A remarkable and insightful tribute into the works of late Malawian development economist, Professor Thandika Mkandawire. Must read for anyone looking to broaden their scope of understanding development as it relates to the African continent.
This section includes selected content from Post-Colonialisms Today - a research and advocacy project recovering insights from the immediate post-independence period in Africa, and mobilizing them through a feminist lens to address contemporary challenges. You will find additional content at postcolonialisms.regionsrefocus.org.
Kareem Megahed, Omar Ghannam and Heba Khalil, from Post-Colonialisms Today, provide insights on the early post-independence industrialization project in Egypt, in which the state played a central coordinating role.
Post-Keynesians focus on the analysis of capitalist economies, perceived as highly productive, but unstable and conflictive systems. Economic activity is determined by effective demand, which is typically insufficient to generate full employment and full utilisation of capacity.
The objective of the course is to explore the main strengths and weaknesses of orthodox and heterodox paradigms within development economics.
Towards a post-work future: a necessary agenda to reconcile feminist & ecological concerns with work
In this essay the author outlines the basis for embracing a post-work agenda, rooted in an emancipatory potential from the domination of waged work, which could help answer both feminist and ecological concerns with work.
This course is an introduction to Development Economics and is concerned with how economists have sought to explain how the process of economic growth occurs, and how – or whether – that delivers improved well-being of people.
This syllabus opens a literary overview of must-read papers in the field of development economics.
The Anthropology of Development and Globalization is a collection of readings that provides an unprecedented overview of this field that ranges from the field?s classical origins to today?s debates about the ?magic? of the free market.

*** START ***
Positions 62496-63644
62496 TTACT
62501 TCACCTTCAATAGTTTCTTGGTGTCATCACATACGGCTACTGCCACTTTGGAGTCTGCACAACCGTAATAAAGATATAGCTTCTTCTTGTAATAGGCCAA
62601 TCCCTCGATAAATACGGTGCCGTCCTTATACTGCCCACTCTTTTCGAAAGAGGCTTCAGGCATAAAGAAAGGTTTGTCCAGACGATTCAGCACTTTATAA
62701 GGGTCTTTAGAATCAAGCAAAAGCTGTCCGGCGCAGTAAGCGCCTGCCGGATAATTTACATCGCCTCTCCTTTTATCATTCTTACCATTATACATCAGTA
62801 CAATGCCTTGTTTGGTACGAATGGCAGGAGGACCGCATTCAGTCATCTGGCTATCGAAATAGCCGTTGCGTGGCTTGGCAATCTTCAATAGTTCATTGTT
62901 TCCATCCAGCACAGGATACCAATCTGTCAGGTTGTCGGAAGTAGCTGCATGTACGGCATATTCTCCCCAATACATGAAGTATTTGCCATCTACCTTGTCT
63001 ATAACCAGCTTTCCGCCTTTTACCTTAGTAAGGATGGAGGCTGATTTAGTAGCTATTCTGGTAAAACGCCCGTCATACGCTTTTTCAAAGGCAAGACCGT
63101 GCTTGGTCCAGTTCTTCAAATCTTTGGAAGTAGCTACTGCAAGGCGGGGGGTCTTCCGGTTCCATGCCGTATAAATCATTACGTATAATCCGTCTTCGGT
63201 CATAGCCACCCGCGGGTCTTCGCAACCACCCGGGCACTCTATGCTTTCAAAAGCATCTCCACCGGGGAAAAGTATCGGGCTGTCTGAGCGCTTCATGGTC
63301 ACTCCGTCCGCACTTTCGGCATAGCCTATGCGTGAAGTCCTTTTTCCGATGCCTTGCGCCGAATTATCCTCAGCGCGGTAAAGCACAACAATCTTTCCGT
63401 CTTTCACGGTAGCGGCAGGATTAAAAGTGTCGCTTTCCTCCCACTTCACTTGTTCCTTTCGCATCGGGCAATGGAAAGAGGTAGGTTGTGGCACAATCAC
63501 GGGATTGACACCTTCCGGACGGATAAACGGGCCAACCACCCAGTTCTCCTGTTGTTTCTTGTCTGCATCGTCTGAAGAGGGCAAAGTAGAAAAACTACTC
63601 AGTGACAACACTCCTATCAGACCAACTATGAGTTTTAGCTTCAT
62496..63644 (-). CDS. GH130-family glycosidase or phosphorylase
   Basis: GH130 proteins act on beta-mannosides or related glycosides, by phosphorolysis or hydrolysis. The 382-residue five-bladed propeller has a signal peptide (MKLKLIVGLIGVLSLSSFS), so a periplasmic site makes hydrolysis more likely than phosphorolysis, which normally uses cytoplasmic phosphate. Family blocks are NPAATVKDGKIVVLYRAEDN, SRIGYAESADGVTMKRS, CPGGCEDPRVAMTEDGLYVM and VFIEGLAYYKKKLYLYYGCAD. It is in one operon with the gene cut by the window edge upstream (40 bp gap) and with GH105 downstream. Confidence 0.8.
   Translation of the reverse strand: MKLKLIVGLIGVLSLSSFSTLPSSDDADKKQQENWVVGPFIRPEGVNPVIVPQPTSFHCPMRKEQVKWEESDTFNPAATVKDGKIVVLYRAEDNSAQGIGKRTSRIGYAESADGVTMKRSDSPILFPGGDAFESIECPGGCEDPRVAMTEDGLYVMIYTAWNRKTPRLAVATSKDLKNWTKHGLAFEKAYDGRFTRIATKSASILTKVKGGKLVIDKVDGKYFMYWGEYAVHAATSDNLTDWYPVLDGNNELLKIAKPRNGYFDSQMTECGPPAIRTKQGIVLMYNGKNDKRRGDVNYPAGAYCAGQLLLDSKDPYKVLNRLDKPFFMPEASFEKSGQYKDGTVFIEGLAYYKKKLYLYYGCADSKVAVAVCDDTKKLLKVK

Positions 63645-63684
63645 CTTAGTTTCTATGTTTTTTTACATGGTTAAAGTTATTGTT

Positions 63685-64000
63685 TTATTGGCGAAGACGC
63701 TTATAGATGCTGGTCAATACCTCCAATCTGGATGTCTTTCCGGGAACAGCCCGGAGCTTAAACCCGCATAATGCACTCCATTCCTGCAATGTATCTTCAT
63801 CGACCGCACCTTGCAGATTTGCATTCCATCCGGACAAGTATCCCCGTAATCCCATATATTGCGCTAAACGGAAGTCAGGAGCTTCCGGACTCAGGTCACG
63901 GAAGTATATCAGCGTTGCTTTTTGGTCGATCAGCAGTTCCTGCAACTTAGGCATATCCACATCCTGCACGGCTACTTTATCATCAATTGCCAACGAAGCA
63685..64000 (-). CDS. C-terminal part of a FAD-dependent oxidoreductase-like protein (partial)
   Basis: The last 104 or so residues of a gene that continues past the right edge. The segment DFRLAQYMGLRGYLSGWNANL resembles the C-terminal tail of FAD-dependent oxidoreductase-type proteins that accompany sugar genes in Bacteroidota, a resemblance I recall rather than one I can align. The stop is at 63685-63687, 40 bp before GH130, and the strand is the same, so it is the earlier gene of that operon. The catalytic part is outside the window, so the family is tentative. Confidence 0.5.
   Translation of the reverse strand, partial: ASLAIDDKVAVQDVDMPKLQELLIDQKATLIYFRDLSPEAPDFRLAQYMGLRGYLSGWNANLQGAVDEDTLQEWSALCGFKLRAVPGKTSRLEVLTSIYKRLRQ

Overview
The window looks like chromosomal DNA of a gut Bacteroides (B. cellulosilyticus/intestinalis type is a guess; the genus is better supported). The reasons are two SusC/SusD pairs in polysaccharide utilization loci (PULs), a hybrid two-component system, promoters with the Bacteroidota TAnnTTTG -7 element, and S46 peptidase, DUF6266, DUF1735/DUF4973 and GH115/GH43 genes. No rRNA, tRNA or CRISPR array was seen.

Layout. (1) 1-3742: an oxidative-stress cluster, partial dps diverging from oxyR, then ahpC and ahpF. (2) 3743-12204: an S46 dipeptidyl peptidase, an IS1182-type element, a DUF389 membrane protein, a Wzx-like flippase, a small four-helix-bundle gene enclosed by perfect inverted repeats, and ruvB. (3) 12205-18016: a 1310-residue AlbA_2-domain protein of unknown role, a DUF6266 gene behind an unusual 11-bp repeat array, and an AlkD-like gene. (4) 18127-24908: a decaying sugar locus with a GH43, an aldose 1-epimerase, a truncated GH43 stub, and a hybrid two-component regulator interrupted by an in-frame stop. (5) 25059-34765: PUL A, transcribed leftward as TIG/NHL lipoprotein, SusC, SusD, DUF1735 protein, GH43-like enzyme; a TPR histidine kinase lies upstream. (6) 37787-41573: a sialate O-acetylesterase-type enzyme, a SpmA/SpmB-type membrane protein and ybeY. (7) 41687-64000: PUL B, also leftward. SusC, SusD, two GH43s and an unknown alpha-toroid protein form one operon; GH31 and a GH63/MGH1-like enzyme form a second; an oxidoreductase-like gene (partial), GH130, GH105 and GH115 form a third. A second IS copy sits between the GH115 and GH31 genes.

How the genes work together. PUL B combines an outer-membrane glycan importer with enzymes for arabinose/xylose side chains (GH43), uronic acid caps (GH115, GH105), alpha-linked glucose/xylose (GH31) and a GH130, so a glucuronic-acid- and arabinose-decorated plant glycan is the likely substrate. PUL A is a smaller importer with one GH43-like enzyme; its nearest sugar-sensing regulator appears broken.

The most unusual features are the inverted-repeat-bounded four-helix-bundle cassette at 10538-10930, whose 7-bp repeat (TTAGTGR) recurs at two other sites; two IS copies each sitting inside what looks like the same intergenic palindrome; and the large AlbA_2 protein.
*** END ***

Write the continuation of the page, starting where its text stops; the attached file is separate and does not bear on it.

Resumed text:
This panel is about discussing the international development discipline from a critical perspective, exploring how the current practice entangles with Eurocentric/neo-colonial thoughts and how can we move beyond them.
The goal of the course is to deepen students’ understanding of the Latin American development experience by viewing it through a gender lens.
After long-time negligence, the Global South and the North-South divide are back on the agenda of development economics again. This book is a neat, accessible introduction into the topic, covering both the current situation and potential remedies from different points of view.
Sustainable Development has become dominant in policy debates in the last two decades. Standard models in neoclassical economics as taught in undergraduate classes fail to capture the complex relationships between the economy and the environment.
This course is part of the SDG initiative addressing the UN Sustainable Development Goals, specifically for the following SDGs [1, 8, 10 and 16].
What is sustainable development and what is the idea of a green economy? What is the role of the green economy in the current triple crisis? The short video discusses the concept and in particular the concerns about a green economy, especially with regards to inequality and poverty. The short statements in the video also reflect other possibilities of transformation.
A detailed introduction into dependency theory that rethinks its relevance to modern development challenges.
The volume, released by YSI’s Economic Development Working Group, comprises interviews with 13 scholars from around the world who express a variety of viewpoints on the meaning and relevance of dependency theory in today’s context.
This brief but comprehensive account of the Post Keynesian approach to economic theory and policy is ideal for advanced undergraduate and postgraduate students in economics, public policy and other social sciences. Clear, non-technical and with a strong policy focus, it will also appeal to all of those who are dissatisfied with mainstream economics and wish to explore the alternatives.
After completing the workshop in Post Keynesian Economics participants should be able to describe the main differences and similarities between PKE and other schools of thought.
The Covid-19 pandemic has laid bare the deep structural rifts in modern capitalist economies. It has exposed and exacerbated the long-lasting systemic inequalities in income, wealth, healthcare, housing, and other aspects of economic success across a variety of dimensions including class, gender, race, regions, and nations. This workshop explores the causes of economic inequality in contemporary capitalist economies and its consequences for the economy and society in the post-pandemic reality, as well as what steps can be taken to alleviate economic inequality in the future. Drawing from a variety of theoretical and interdisciplinary insights, the workshop encourages you to reflect on your personal experiences of inequality and aims to challenge the way in which the issue is typically approached in economics.